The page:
In 2010, 247,500 expats were living outside Australia. These men and women, away from their home country, their culture and for many, their families, are given the option to vote for their nation in unknown, uncontrollable or inconsistent ways other Australians don’t whether it’s through an embassy environment or through a postal vote.
Most democratic countries allow citizens overseas to vote, and for most people in these democracies, the option is considered a human right. However, the question surrounding whether or not citizens are allowed to vote for leadership in a country they no longer participate in is slowly becoming more nuanced and has been the subject of debate since nations began tracking their lost kin.
It’s typically a matter of social psychology.
When a person is introduced to a new social, cultural and environmentally different group or country, they tend to go through what’s called enculturation and acculturation, the process by which a person will learn, and then be influenced by another culture.
For some areas, an acculturated person will most likely ‘integrate’.
Integration is a phase in which a person successfully melds their previous cultural identity with a new one.
The appearance of integration, generally speaking, depends on how welcoming and culturally linked a new country is with the previous one. Nations that are equal, both economically and socially, tend to have the most integration, and thus are more ethnically, religiously, ideologically, and traditionally diverse.
Assimilation, on the other hand, is where an immigrant or expat entirely abandons their previous cultural traditions, social norms and mannerisms in favour of the new cultural group.
Integration has been a vital policy point for many refugee accepting nations.
However, assimilation raises an interesting question.
If an expat completely sheds their Australian identity, values or beliefs, are they still Australian?
Furthermore, should they have the right to vote?
This is understandably, a sensitive topic, of course, a nation’s identity and culture change over time, just as a traveller’s view on the world might after living in a foreign country.
Some believe this for the better.
In 2018, researchers from the University of Melbourne and Swinburne University of Technology discovered some correlations between Italian and French expats in Australia and the way they voted.
They found expats that had emigrated to Australia had developed more progressive and economically left-leaning views than their compatriots at home.
But it’s likely not just ideology either.
Different nations have different politics, and even how a host country elects its officials can have profound effects on how an expat may view specific policies as more important than others.
In a 2010 study, it was found that how proportional a country’s voting system is, changes the kind of political leaders that emerge in public discourse. This is important because the type of politicians a nation puts into the spotlight directly affects not only how people vote but also what they consider to be the “normal” middle ground between far-right and far-left policies.
Interaction with a different culture in a country more dispositioned toward conservatism or liberalism can grant an expat more objectivity and perspective to act in a more socially educated and responsible way back home.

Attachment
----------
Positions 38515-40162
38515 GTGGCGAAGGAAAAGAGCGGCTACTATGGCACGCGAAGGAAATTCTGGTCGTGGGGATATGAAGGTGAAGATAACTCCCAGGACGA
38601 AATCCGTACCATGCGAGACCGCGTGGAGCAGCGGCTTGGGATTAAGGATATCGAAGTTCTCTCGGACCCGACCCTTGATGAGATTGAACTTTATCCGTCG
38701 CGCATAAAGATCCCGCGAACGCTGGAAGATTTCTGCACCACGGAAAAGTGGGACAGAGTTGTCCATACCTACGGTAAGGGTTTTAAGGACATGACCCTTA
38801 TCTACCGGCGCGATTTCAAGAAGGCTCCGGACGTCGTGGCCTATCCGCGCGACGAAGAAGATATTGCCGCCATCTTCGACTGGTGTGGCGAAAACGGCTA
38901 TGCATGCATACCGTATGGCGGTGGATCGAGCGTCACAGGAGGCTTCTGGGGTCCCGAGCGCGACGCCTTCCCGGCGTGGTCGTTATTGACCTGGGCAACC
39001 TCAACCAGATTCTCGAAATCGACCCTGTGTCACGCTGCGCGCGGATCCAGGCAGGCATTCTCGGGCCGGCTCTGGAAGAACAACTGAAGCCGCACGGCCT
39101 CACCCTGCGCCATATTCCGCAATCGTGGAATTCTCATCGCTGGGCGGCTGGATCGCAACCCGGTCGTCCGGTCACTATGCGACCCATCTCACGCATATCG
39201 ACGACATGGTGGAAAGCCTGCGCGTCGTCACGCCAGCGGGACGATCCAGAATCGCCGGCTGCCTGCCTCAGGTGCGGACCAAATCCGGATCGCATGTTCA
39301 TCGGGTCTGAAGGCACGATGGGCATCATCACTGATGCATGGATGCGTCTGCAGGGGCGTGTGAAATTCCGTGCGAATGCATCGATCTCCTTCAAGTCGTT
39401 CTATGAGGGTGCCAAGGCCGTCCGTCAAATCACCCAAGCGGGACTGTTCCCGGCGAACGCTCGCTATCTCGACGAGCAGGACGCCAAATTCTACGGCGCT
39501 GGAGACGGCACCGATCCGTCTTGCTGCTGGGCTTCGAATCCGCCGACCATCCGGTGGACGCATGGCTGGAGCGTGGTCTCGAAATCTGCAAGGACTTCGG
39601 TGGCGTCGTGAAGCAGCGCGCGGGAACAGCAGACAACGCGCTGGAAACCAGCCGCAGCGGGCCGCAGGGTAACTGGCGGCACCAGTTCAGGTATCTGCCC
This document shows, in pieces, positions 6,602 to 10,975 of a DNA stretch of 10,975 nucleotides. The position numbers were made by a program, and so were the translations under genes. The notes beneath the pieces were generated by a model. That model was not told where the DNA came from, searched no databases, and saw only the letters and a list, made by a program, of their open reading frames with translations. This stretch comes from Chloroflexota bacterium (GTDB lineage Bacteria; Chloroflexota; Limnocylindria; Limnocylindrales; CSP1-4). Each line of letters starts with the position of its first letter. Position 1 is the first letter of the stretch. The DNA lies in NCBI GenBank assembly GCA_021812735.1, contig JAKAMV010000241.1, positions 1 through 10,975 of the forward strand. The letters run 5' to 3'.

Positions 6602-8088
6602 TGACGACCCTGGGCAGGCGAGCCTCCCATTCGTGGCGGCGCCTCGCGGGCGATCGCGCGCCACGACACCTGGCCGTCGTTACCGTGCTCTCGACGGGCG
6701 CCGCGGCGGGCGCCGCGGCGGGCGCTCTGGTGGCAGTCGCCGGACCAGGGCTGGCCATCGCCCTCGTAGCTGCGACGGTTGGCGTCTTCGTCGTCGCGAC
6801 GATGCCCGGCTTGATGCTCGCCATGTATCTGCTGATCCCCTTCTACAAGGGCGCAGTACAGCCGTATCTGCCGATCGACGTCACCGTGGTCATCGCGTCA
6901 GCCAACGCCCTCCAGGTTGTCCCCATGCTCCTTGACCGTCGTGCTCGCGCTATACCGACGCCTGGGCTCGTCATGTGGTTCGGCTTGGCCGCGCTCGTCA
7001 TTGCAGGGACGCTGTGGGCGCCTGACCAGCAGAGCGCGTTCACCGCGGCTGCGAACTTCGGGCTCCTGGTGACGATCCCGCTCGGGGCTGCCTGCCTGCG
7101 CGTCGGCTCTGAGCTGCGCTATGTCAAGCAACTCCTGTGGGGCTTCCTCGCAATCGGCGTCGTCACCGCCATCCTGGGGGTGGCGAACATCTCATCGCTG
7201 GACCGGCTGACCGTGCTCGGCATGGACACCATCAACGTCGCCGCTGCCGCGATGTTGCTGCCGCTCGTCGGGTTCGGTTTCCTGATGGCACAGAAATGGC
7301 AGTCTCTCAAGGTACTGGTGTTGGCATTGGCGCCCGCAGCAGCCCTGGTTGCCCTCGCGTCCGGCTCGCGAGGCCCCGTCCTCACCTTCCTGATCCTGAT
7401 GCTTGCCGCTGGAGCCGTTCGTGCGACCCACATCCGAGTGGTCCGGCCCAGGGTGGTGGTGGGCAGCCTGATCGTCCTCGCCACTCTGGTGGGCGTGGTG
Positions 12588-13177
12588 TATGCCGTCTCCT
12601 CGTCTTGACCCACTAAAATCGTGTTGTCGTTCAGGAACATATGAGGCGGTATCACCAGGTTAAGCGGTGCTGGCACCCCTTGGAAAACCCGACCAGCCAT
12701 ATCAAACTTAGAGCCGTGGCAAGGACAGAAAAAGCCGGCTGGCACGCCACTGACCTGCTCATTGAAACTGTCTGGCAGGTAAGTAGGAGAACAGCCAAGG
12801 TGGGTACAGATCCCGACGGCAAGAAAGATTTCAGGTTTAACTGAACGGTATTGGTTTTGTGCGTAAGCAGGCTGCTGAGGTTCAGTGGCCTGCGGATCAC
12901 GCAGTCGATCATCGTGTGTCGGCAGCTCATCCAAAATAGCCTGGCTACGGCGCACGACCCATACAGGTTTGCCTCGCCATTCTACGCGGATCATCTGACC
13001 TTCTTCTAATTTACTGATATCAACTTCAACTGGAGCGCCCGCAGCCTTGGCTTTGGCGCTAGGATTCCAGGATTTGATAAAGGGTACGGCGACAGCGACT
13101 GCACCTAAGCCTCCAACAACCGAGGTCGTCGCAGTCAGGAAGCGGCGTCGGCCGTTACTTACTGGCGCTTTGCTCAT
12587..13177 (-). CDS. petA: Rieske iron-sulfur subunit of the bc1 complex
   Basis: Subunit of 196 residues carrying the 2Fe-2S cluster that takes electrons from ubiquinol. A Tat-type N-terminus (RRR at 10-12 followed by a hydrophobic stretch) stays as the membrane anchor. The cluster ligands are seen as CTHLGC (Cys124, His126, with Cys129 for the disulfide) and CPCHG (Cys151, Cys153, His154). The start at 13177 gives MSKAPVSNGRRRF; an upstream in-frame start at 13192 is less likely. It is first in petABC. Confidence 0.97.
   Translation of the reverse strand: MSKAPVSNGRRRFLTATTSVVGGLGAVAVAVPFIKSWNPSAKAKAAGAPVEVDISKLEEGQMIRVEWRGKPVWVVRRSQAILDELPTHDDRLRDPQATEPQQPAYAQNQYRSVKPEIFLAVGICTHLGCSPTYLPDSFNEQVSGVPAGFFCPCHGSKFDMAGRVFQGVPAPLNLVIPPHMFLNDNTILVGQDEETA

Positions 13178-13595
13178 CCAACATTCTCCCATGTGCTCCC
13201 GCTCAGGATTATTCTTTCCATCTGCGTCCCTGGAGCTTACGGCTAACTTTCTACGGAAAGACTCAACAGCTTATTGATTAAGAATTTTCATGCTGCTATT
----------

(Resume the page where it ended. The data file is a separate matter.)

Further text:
For a foreigner to be exposed to all these new ideas and ways of thinking, it can make it easier to reconsider the politicians they would usually vote for.
Of course, this globalisation of the democratic system itself comes with disappointments for those who feel as though their friends and family have separated themselves from the normal rational middle-ground thinking of their homeland and have instead become slightly more ‘radical’ to the left or right.
Some look to these slow, but drastic changes in expat voting as evidence that giving expats the ability to vote at all provides people who are no longer culturally “citizens” anymore the chance to mess with politics not concerned with them.
As more and more people leave their homes to work globally, this underlying issue will only grow and become more relevant.
Will the future peoples of this growing new world embrace their patriotic identities?
Alternatively, are we ready to defy nationalism and progressively move ever closer to a global network of democratic individuals?
Just how will future democracies cope with this rising minority of cosmopolitan, and truly global citizens?
(2011). 3412.0 – Migration, Australia. Australian Bureau of Statistics. Canberra: Government of Australia. Retrieved from http://www.abs.gov.au/AUSSTATS/abs@.nsf/DetailsPage/3412.02009-10?OpenDocument
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Helbert, M., & Mascitelli, B. (2018). Transnationalism and expatriate political engagement: the case of Italian and French voting in Australia. Australian Journal of International Affairs, 72(4), 329-342.
International IDEA. (2007). Voting from Abroad: The International IDEA Handbook. Stockholm, Stockholm County, Sweden: Trydells Tryckeri AB.
King, A. (2002). Leaders’ Personalities and the Outcomes of Democratic Elections. Oxford, Oxford, United Kingdom: Oxford Scholarship Online.
Sanderson, L. (2009). International Mobility of New Migrants to Australia. The International Migration Review, 43(2), 292-331.